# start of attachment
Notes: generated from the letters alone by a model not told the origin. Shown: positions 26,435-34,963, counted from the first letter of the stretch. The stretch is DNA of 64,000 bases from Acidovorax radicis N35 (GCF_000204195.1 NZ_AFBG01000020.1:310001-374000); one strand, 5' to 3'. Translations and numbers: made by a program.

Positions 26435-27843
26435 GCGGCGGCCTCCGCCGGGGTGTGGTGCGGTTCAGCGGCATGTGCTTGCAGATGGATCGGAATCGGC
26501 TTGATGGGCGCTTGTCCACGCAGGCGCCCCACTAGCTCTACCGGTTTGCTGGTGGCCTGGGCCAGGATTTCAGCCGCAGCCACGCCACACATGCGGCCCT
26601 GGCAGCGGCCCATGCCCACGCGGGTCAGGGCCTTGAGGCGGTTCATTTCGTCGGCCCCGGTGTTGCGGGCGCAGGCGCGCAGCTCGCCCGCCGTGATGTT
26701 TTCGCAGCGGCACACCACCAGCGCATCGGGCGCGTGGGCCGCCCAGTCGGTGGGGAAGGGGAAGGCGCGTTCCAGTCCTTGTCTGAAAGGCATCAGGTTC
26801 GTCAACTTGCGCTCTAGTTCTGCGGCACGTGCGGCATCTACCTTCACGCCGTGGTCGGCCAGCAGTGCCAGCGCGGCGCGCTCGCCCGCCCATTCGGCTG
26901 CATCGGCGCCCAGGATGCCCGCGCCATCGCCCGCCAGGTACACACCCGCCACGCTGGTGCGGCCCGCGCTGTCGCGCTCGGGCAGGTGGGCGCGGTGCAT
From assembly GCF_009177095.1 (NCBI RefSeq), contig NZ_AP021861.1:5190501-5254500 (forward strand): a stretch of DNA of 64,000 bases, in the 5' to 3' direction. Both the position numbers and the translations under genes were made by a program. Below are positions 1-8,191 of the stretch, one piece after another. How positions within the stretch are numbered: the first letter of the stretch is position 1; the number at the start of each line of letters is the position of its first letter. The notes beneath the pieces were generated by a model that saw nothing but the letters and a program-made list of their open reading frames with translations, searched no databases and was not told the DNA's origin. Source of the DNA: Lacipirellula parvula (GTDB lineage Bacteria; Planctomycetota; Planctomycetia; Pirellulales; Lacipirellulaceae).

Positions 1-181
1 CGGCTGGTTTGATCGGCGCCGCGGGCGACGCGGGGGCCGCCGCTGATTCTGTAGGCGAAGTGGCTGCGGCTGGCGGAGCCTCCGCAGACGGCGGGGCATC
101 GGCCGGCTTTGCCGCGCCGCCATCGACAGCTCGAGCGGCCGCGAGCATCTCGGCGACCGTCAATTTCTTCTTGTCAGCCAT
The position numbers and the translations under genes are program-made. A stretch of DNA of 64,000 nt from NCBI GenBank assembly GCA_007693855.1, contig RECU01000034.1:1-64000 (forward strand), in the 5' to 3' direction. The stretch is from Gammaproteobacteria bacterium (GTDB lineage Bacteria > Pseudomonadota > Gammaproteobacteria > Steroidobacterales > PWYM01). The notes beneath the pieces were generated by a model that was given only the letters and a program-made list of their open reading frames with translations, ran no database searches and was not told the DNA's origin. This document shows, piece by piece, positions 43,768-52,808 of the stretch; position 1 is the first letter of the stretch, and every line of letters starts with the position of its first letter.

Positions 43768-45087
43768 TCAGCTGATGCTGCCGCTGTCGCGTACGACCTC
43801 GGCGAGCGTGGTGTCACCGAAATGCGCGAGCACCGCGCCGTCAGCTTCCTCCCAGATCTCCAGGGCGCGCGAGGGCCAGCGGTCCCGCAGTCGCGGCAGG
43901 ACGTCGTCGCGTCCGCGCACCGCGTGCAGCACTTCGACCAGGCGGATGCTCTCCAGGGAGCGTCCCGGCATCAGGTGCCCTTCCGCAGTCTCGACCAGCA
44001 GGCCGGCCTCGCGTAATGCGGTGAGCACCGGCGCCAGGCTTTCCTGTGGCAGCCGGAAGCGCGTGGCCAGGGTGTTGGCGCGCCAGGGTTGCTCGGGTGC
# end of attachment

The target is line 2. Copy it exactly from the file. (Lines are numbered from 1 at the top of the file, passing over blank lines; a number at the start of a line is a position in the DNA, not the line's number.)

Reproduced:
Positions 26435-27843